Schematic thinking in the endgame (Capablanca v Ragozin)
In the middle game due to the attacking and defensive possibilities, calculation and variations are paramount as we concern ourselves with looking at and evaluation forcing lines. In the endgame technique becomes of primary importance and in so called practical endgames schematic thinking becomes paramount with variations playing a secondary role. The following position was reached in Capablanca v Ragozin, Moscow 1936 with white to play. Have a think about the position and compare it with Capablanca's own thought process.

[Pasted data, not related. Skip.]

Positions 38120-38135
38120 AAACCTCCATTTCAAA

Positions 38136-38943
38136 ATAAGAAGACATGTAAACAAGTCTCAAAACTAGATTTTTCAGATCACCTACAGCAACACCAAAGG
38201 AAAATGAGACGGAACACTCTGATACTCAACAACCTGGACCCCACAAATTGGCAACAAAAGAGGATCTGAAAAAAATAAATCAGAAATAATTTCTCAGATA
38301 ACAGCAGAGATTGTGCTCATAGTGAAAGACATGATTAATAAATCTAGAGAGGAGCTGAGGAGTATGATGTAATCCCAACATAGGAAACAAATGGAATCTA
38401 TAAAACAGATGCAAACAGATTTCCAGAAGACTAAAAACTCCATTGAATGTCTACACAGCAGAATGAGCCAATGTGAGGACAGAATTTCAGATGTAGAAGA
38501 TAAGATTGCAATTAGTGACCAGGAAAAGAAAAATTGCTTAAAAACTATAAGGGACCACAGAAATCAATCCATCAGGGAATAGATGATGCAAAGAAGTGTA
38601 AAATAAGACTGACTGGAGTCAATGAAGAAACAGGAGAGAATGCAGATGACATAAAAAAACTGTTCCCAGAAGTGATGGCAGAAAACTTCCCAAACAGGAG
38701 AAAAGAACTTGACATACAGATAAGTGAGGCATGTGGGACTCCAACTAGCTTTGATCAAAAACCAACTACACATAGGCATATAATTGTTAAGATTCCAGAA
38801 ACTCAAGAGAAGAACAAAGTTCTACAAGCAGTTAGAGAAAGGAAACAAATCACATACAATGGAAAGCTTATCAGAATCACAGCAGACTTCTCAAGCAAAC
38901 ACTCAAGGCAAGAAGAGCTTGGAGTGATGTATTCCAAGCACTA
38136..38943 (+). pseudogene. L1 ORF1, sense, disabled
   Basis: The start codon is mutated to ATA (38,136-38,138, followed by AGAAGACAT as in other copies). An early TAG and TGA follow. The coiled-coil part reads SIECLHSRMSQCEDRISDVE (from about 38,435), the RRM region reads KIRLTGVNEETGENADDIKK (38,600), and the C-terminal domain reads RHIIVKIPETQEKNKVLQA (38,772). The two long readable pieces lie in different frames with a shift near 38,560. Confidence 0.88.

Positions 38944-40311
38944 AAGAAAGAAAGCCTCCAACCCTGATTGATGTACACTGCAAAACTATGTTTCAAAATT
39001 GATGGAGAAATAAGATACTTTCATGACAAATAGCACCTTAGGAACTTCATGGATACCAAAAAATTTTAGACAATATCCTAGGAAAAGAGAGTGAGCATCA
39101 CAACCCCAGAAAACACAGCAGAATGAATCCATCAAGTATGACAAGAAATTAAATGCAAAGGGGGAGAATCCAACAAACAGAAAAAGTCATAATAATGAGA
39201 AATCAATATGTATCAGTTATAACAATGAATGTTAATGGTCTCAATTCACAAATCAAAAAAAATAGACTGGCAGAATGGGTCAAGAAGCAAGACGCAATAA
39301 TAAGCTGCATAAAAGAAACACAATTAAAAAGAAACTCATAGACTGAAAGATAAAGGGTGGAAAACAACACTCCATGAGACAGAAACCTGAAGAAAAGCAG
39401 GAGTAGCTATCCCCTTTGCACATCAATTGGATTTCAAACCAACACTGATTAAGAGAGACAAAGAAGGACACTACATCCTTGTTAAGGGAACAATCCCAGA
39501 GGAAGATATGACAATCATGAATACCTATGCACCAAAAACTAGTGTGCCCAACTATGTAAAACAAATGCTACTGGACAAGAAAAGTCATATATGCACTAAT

How did you get on? Well Capablanca rather than looking at specific variations thought schematically. Here is his own thought process. 'Whites plan is to prevent the advance of the c pawn (after which the b pawn becomes weak) and to control the entire board up to the fifth rank. This is achieved by moving the king to e3, by placing the rook on c3, the knight at d4 and the pawns at b4 and f4.' - Capablanca